As you all know, I’m not a big fan of “what not to do” posts because the job search can be negative enough… so I like to stay positive. However, LinkedIn is a really important tool in today’s recruiting landscape, and while I’m definitely looking forward to writing about the “do’s”, in this case the “don’ts” are pretty important. LinkedIn is VERY visible so it’s important to get your profile in really good shape, even if you’re not that active right now. Here’s my list of the top 5 mistakes candidates make on LinkedIn. Don’t worry, these are all very easily fixed!
1. Have an unprofessional profile picture.
Your LinkedIn profile may be the only place where recruiters have an image associated with your experience (at least before you start interviewing). Your picture on LinkedIn can make a strong impression, so make sure you consider that before you upload. Note: Depending on how a recruiter is using LinkedIn (and what type of user they are) photos may be blocked all together – that’s how it always was for me. Ideally your profile photo will not factor into a hiring decision but if you do choose to use a photo, use these guidelines.
Good LinkedIn profile pictures are:
- Photos of just you (half of your best friend or boyfriend’s face should not be present after cropping)
- Ones where you look polished + professional (neat hair, conservative outfit)
- Ones where you have a simple smile/friendly expression. That mean’s no “sassy face” and model poses!
Pictures that are taken from a night out, have other people in them, or make you look sloppy in any way should be saved for Facebook. On LinkedIn, it can turn recruiters off as it is seen as an indication of how professional you are (or aren’t).
Here’s my rule of thumb if you need a new LinkedIn profile picture. Get dressed, do your hair, etc. like you are heading off to an interview at the company of your choice. Once you’re ready, have someone take a picture of you against a white or simple background. There you have it, a new LinkedIn picture.
Another note: Another option is just not having a profile picture at all. Some people say this counts against you but in my mind, your future employer should care about your experience more than a picture so if you’re not comfortable with having a picture up, skip it!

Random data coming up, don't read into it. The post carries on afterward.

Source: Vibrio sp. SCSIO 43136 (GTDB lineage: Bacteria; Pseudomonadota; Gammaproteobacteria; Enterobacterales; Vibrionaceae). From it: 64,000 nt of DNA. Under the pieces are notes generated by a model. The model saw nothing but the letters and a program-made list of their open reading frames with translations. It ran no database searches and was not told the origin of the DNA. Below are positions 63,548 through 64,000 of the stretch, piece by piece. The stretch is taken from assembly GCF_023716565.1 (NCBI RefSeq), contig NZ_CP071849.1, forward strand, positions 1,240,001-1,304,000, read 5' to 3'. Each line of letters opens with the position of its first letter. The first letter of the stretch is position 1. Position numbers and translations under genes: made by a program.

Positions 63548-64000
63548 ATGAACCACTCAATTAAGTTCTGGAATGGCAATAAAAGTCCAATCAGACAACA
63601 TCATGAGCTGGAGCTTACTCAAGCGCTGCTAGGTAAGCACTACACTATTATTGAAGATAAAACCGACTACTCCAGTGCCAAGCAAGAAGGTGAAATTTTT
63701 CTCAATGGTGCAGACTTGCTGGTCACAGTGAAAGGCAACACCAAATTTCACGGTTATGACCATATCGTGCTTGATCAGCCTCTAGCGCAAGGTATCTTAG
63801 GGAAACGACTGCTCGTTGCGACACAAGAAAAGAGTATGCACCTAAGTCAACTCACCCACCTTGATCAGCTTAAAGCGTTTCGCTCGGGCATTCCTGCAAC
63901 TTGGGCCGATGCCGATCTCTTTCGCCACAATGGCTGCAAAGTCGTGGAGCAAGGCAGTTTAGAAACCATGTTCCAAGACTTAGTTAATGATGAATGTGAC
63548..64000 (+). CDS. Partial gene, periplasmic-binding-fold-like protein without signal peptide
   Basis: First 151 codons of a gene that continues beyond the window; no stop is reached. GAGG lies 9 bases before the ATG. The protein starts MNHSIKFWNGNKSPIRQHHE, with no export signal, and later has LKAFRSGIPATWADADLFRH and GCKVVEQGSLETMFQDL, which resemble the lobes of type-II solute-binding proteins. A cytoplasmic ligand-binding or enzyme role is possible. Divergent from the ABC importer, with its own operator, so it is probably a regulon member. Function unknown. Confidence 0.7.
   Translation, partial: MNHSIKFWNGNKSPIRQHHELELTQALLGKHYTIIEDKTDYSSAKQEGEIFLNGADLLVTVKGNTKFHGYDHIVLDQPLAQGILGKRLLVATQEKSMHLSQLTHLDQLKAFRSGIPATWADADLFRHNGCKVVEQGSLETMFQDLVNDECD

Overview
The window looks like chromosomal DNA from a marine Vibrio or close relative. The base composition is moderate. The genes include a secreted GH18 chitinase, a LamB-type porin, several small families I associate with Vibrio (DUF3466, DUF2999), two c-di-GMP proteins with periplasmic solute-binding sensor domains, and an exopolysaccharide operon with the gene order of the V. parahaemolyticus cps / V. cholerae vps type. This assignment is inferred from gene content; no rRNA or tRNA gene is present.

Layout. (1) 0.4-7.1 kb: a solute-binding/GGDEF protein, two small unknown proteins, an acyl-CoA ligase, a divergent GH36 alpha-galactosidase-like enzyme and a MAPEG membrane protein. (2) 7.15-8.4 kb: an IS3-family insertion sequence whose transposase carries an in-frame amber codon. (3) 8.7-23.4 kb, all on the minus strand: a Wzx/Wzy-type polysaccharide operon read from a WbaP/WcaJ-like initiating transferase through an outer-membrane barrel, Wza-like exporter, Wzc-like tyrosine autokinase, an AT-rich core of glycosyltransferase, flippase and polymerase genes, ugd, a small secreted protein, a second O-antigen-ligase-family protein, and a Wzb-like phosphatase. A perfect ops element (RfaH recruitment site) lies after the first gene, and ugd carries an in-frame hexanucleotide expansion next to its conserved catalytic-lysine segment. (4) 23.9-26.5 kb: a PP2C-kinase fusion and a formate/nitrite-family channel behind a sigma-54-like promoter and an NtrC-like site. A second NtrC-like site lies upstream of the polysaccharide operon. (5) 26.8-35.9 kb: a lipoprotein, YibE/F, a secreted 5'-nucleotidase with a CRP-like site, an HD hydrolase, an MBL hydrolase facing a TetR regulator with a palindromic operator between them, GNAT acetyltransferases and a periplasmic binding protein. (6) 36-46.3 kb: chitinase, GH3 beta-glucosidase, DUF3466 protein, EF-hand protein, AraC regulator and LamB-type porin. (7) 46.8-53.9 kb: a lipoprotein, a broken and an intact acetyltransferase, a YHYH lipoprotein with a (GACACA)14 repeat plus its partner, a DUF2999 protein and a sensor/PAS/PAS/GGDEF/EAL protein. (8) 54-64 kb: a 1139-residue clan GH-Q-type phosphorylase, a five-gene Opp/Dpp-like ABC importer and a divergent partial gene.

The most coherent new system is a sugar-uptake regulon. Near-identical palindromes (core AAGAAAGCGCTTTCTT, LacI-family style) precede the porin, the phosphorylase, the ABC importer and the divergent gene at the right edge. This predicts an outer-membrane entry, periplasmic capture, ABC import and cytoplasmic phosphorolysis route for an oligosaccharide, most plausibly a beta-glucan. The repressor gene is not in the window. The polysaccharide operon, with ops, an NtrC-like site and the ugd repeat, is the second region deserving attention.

2. Have missing or incomplete experience
When a recruiter stumbles upon your LinkedIn profile, they need to be able to understand your “story” and the story of your career. If you are missing certain experience (that is relevant to your career) your brand and “story” will be diluted and won’t be as impressive. While you don’t need to update your profile the minute you get a new job, it will be to your benefit to update in a timely manner.
Even if you are not actively looking for a job, it’s important that your LinkedIn profile is up to date. Based on what you’ve done (and the information recruiters have access to) you may be able to make contacts for the future or find out about a life changing opportunity that was never even posted online (but you happen to be perfect for).
3. Having extra information that isn’t relevant
It can also be distracting to have a lot of information that isn’t relevant to “your story”. You might want to remove experience that makes your profile more crowded but doesn’t show off the value you bring to your industry (like that summer you were waiting tables). I know it feels counterintuitive to remove any work experience, but you want your LinkedIn experience to “add up” and make sense in the context of your “career story”.
4. Not connecting with people you’ve worked with in the past
It’s really beneficial to make LinkedIn the place to track your professional contacts. You should constantly be connecting with people you work with (don’t feel awkward). As the years go by, your co-workers will go in different directions, take different career paths, and could be very useful contacts to you one day in the future.
However, you will never be able to keep track of all of your contacts by memory alone (especially as you grow in your own career). LinkedIn truly is the best “social network” for professionals so use it that way and keep track of what people are up to.
5. Not being on LinkedIn
Of course, the biggest mistake of them all is not having a profile on LinkedIn. Your network is something you build over time, not just when you need it. Along those same lines, LinkedIn isn’t something you can just “switch on” and use to your advantage the moment you need it. Rather, it’s something you must build and contribute to over time. Then when you need it, it will be there for you.
So even if you can’t see the point of LinkedIn right now, take my word for it: you will need it someday! So start building today and avoid these common mistakes.